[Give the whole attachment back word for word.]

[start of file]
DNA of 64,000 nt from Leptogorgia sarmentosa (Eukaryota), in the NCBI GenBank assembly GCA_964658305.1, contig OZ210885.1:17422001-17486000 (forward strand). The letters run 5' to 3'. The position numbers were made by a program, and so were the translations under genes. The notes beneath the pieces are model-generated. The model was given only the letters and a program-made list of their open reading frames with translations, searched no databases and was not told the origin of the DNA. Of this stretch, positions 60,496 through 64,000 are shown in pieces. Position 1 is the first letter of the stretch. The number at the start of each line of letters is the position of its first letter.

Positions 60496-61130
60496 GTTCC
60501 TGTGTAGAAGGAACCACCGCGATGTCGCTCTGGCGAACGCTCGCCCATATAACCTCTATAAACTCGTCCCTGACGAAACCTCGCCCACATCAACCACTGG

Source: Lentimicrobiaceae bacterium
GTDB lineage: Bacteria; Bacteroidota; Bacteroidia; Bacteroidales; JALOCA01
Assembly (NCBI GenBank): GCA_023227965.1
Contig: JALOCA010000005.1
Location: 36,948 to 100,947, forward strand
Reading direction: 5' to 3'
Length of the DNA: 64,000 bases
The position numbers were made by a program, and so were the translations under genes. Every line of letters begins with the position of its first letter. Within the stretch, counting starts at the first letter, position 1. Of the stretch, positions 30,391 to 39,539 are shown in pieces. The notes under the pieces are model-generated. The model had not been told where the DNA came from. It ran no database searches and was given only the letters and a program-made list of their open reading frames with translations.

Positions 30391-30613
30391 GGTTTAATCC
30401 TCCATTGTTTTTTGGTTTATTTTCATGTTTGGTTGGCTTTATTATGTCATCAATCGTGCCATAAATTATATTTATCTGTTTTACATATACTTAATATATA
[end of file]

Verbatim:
DNA of 64,000 nt from Leptogorgia sarmentosa (Eukaryota), in the NCBI GenBank assembly GCA_964658305.1, contig OZ210885.1:17422001-17486000 (forward strand). The letters run 5' to 3'. The position numbers were made by a program, and so were the translations under genes. The notes beneath the pieces are model-generated. The model was given only the letters and a program-made list of their open reading frames with translations, searched no databases and was not told the origin of the DNA. Of this stretch, positions 60,496 through 64,000 are shown in pieces. Position 1 is the first letter of the stretch. The number at the start of each line of letters is the position of its first letter.

Positions 60496-61130
60496 GTTCC
60501 TGTGTAGAAGGAACCACCGCGATGTCGCTCTGGCGAACGCTCGCCCATATAACCTCTATAAACTCGTCCCTGACGAAACCTCGCCCACATCAACCACTGG

Source: Lentimicrobiaceae bacterium
GTDB lineage: Bacteria; Bacteroidota; Bacteroidia; Bacteroidales; JALOCA01
Assembly (NCBI GenBank): GCA_023227965.1
Contig: JALOCA010000005.1
Location: 36,948 to 100,947, forward strand
Reading direction: 5' to 3'
Length of the DNA: 64,000 bases
The position numbers were made by a program, and so were the translations under genes. Every line of letters begins with the position of its first letter. Within the stretch, counting starts at the first letter, position 1. Of the stretch, positions 30,391 to 39,539 are shown in pieces. The notes under the pieces are model-generated. The model had not been told where the DNA came from. It ran no database searches and was given only the letters and a program-made list of their open reading frames with translations.

Positions 30391-30613
30391 GGTTTAATCC
30401 TCCATTGTTTTTTGGTTTATTTTCATGTTTGGTTGGCTTTATTATGTCATCAATCGTGCCATAAATTATATTTATCTGTTTTACATATACTTAATATATA